Cleanup Crew Showdown—Springtails Vs. Earthworms
Photo courtesy of Sarah Harding
Last week we looked at the differences between isopods and millipedes. Both arthropods can make good bioactive terrarium custodians.
But they’re not the only options for your vivarium cleanup crew.
This week we take a look at the differences between springtails and earthworms.
Contender #1 — Springtails
Like isopods and millipedes, springtails are arthropods — a type of microfauna that can serve as a tank janitor by eating decaying matter.
Springtails eat mold and fungus in the terrarium, which makes them great for keeping any reptile, amphibian, or plant tank clean. They also reproduce quickly and easily with little need for assistance from you. In fact, all they may need is a bit of supplemental food.
Some herps will eat springtails, so they double as an additional food source for your exotic pet, if you have an insectivore or omnivore.
Springtails are also especially easy to move from a breeding tank to your bioactive terrarium. If you keep them in a container with clean chunks of charcoal, you can simply add water to the container and pour them out into the terrarium. The springtails are light and will float to the top of the water, but the chunks of charcoal will not.
Springtails are typically considered pests, so some keepers may be turned off by keeping them in their home on purpose. They also lack the aesthetic diversity of other cleanup crew species, such as isopods or millipedes.
As with other detritivores, springtails do best in humid environments. They will likely die in a dry terrarium.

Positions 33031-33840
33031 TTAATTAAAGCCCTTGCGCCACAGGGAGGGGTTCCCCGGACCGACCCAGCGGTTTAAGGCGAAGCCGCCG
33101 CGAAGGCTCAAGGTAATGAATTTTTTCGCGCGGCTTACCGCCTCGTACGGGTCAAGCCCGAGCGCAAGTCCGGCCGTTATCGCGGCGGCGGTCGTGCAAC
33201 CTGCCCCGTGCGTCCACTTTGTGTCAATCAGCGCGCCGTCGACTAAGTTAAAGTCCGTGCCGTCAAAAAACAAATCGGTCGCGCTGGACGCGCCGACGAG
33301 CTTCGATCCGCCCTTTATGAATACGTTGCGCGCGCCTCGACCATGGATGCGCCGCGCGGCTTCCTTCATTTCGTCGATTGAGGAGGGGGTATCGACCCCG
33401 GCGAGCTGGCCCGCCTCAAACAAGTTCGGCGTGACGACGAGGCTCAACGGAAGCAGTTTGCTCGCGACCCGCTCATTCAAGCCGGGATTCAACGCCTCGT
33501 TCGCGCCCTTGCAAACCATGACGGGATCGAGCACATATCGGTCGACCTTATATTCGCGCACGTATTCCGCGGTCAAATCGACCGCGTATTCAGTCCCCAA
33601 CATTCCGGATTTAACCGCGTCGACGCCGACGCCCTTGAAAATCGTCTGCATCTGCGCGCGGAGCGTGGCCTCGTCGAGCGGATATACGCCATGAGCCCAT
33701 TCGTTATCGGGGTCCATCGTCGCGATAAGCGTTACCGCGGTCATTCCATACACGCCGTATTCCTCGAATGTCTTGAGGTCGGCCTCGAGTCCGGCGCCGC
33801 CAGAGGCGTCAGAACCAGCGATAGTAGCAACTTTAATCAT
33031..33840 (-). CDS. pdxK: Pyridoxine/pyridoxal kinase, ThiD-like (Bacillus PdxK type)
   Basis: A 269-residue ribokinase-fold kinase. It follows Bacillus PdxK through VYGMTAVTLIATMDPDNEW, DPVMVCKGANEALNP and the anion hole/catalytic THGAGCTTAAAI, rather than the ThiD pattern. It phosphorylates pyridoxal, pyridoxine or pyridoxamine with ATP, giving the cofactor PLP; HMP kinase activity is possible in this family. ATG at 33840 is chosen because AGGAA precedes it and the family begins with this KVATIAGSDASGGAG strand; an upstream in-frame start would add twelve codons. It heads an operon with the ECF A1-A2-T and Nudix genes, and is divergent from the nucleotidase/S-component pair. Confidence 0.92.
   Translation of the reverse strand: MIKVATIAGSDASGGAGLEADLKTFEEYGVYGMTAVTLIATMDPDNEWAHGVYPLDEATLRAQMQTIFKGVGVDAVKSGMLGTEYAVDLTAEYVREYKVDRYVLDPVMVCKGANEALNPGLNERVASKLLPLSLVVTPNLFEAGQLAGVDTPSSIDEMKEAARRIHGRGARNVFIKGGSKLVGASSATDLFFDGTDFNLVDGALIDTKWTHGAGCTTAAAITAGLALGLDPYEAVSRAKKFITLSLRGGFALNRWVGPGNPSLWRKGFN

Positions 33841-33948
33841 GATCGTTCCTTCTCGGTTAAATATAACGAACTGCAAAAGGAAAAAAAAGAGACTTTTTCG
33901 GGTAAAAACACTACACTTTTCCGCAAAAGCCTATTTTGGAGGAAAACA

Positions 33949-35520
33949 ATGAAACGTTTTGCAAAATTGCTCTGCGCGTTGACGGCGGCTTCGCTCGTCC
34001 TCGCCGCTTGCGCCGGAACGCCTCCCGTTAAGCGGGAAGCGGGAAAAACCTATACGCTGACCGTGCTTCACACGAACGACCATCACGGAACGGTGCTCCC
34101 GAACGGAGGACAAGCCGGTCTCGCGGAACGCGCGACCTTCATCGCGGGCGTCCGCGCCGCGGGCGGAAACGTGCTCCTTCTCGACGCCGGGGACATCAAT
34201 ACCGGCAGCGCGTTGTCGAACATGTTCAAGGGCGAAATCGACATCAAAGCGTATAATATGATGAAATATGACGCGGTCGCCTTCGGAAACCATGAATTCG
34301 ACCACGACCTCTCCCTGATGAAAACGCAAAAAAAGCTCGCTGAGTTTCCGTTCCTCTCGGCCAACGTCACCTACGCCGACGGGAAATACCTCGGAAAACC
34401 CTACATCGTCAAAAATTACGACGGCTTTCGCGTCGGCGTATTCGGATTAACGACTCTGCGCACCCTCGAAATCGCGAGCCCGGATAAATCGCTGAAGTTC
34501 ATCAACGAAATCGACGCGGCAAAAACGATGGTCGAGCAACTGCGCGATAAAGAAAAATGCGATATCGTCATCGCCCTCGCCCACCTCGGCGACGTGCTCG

Overall, springtails work well and do the job of keeping the terrarium clean efficiently; they just aren’t as exciting for many as other tank janitors.
Contender #2 — Earthworms
Earthworms are a less popular option for terrariums, though they are seen more often in hydroponic setups. Of the tank janitors in our Tye-Dyed Iguana Cleanup Crew Showdown, earthworms are the only contenders that are not arthropods.
Earthworms are excellent at aerating the soil. And if you want a custodian species that stays incognito, worms may be what you’re looking for. They rarely surface unless it is full dark.
For most standard sized terrariums, worms just aren’t going to fare well. They need space to dig deep into the soil and do better in setups with deep root systems. They also tend to make large burrows in the substrate, which some people find, for lack of a better word, ugly.
If you want tank custodians that add aesthetic appeal, worms are probably not going to be your top pick, given that they are rarely seen above the surface.
Springtails are a standard choice of custodian in bioactive terrariums. They are easy to buy, easy to breed, and keep vivariums free of decaying matter without disrupting the setup. They are the winner of this week’s cleanup crew showdown.
Next week, I’ll be sharing the ultimate winner of the showdown. Check out the blog to see which custodial invertebrate species is the overall best option for bioactive terrariums.